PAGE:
Piers Morgan Tells Mediaite Christine O’Donnell ‘Creepy’ ‘Sexual Harassment’ Claims ‘Borderline Actionable’
In the wake of her walk-off on Piers Morgan Tonight, former GOP Senate candidate Christine O’Donnell (R-DE) has waged an escalating campaign to paint host Piers Morgan as a sexual predator, calling his line of questioning “creepy,” and accusing him of “borderline sexual harassment.”
While interviewers have challenged O’Donnell over her reasons for ending the interview, there’s been little pushback over her increasingly hyperbolic attacks on Morgan.
For some reason, O’Donnell is hell-bent to convince people that her walk-off had nothing to do with her views on gay marriage, and something to do with Morgan’s questions about sex and masturbation, telling WTTG’s Steve Chenevy that the “inappropriate” line of questioning was “borderline creepy,” and calling it “borderline sexual harassment” in an interview with Today‘s Savannah Guthrie.
Guthrie did a good job of challenging the factual contradictions in O’Donnell’s explanation, such as the fact that Morgan’s questions were based on things that O’Donnell wrote about in the book she’s trying to promote, or the fact that O’Donnell didn’t walk out until much later, but neither Guthrie nor Chenevy raised so much as an eyebrow over the sexual predator innuendo. Sexual harassment is a real thing, a horrible thing, and equating sexual coercion with asking someone about the comments that made her famous, that she wrote about in her book, is trivializing and sick.
The sad thing is, I’ve seen O’Donnell answer these questions many times before, and although her responses don’t always make sense (what does masturbation have to do with the spread of AIDS?), they are always delivered winningly, and she has always acquitted herself well. Even in the PMT interview, she gave as good as she got, getting Morgan to accept the title of “The Pro-Masturbation Talk Show Host.”
O’Donnell also was given ample time to speak about other issues, and made some excellent points about her treatment at the hands of her fellow Republicans.
I asked Piers Morgan about O’Donnell’s comments, and he replied, in an email, “I would say that her comments are ‘borderline actionable.’ Would she say this if a female journalist had asked the perfectly legitimate questions?”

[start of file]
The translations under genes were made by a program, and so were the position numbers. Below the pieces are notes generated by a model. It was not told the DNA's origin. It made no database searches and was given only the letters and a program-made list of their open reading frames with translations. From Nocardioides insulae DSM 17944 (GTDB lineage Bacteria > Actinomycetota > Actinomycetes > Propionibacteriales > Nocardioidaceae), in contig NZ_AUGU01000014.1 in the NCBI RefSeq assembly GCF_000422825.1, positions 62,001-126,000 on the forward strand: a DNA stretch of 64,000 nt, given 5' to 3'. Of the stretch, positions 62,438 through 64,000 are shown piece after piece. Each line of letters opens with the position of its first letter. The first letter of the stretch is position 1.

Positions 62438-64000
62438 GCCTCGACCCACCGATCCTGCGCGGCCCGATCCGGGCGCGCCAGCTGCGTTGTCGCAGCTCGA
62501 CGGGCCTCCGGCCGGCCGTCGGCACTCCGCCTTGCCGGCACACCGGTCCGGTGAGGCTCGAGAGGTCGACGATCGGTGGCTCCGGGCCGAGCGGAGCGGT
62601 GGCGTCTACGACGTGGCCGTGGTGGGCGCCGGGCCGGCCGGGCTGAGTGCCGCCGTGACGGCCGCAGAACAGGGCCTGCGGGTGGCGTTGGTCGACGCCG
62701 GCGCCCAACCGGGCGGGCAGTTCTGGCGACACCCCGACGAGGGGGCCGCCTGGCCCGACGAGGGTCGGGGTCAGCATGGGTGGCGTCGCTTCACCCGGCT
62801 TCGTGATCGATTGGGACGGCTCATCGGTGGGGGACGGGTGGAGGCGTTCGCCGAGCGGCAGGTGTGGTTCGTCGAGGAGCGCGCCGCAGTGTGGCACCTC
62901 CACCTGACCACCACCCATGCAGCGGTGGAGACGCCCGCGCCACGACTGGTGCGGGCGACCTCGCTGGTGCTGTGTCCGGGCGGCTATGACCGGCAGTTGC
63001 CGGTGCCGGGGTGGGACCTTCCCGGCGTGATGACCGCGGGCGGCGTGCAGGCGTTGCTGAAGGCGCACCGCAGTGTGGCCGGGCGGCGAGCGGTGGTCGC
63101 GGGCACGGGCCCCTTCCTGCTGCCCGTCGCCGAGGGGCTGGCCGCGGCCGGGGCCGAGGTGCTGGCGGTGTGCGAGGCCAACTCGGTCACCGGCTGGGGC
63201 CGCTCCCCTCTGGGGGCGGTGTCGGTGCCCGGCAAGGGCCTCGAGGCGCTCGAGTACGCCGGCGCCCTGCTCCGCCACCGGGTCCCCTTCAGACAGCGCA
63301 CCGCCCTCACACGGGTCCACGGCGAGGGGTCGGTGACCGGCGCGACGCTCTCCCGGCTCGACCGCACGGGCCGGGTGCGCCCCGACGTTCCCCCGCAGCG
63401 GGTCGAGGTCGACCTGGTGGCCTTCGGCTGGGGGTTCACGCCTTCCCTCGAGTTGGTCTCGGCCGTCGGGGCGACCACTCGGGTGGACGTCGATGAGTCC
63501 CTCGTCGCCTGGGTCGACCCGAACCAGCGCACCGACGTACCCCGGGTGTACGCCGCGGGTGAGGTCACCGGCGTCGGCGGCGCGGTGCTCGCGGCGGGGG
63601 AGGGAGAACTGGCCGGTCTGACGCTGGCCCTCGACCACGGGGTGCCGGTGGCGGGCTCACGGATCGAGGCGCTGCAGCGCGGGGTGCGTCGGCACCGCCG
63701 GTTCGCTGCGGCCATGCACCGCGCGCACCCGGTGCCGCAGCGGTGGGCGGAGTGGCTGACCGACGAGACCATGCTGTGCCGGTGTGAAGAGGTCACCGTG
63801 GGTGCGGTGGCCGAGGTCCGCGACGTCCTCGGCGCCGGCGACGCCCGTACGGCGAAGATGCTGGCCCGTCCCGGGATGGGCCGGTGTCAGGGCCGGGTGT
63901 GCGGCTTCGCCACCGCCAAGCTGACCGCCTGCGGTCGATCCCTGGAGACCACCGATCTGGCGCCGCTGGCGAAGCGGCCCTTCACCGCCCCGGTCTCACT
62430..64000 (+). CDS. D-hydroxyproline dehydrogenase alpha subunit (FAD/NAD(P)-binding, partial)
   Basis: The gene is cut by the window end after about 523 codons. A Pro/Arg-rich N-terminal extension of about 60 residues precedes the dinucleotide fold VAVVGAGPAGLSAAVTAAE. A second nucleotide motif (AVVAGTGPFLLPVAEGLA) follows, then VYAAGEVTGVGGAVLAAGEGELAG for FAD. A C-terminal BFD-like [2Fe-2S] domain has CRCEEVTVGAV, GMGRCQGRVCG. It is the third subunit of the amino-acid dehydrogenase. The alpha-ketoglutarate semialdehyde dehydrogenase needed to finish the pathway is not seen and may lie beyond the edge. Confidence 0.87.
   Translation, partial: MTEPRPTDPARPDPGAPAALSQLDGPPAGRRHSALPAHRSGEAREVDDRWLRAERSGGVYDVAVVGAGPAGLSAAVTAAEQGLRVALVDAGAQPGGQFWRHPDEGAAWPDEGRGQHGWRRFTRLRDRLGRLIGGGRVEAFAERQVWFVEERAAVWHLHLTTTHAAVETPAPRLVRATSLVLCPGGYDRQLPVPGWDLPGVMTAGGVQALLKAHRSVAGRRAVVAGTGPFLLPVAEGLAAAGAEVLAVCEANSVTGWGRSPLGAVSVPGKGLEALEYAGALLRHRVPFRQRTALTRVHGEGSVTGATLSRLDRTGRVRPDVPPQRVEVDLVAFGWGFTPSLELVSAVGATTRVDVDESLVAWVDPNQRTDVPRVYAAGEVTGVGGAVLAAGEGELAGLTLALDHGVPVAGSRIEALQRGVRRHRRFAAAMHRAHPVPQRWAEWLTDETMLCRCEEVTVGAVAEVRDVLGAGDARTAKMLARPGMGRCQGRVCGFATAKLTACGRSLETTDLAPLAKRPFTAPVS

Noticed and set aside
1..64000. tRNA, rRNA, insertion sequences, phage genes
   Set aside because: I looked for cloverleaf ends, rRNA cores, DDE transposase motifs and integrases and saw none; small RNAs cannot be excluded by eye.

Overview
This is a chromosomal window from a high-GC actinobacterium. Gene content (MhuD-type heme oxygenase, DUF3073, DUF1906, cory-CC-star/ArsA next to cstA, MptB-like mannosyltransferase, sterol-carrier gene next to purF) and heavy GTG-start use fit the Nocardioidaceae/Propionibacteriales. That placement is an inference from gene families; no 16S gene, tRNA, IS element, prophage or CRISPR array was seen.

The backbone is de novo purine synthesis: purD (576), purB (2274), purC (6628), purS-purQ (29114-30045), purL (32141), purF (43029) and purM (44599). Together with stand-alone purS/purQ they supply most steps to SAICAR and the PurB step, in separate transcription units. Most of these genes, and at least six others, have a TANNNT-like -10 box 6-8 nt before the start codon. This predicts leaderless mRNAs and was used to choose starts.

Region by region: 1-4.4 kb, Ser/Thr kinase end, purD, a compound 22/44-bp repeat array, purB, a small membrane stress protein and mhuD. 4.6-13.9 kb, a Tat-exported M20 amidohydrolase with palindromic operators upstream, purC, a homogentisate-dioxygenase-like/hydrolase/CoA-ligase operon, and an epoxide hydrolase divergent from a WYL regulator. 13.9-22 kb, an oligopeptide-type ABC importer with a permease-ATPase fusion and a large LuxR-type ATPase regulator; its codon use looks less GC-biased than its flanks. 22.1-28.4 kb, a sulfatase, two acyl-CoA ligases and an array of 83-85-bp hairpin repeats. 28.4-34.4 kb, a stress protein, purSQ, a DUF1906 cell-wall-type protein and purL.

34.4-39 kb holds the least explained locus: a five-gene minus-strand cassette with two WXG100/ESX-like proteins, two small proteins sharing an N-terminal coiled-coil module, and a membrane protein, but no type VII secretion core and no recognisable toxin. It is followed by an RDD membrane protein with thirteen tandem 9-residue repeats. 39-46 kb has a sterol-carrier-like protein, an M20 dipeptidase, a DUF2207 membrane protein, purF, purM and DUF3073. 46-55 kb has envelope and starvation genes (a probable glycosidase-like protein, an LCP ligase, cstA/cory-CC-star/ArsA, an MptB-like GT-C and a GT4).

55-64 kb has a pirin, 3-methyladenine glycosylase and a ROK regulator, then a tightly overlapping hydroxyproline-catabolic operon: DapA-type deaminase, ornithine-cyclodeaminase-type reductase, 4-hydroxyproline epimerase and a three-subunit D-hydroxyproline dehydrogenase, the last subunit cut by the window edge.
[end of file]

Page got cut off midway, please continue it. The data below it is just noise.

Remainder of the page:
It also appears that her character assassination of Morgan is completely unnecessary, since in both interviews, she eventually chalks the walkout up to time constraints. Calling Piers Morgan a creepy, borderline sexual predator appears to be an end unto itself, and a misguided one.
O’Donnell’s current book tour illustrates another insidious issue that’s getting little attention, which is the creeping influence of publicists. Any reporter will tell you that PR people always try to influence how their charges are portrayed (that’s their job, after all), but increasingly, they see themselves as other people’s news editors. This is usually invisible to news consumers, as negotiations about interview ground rules are normally off-the-record, but in O’Donnell’s case, she came right out and gave Morgan editorial notes during the interview, and her publicity staff blocked the camera, and also ended a later radio interview.
There are certain compromises that journalists make in order to gain access to public figures (on-camera vs. print, reference audio vs. pen and pad, Q&A format vs. narrative), and while those figures often need the publicity, the balance has shifted too far to the access side of the equation when their publicists think they have the right to dictate what questions are asked.
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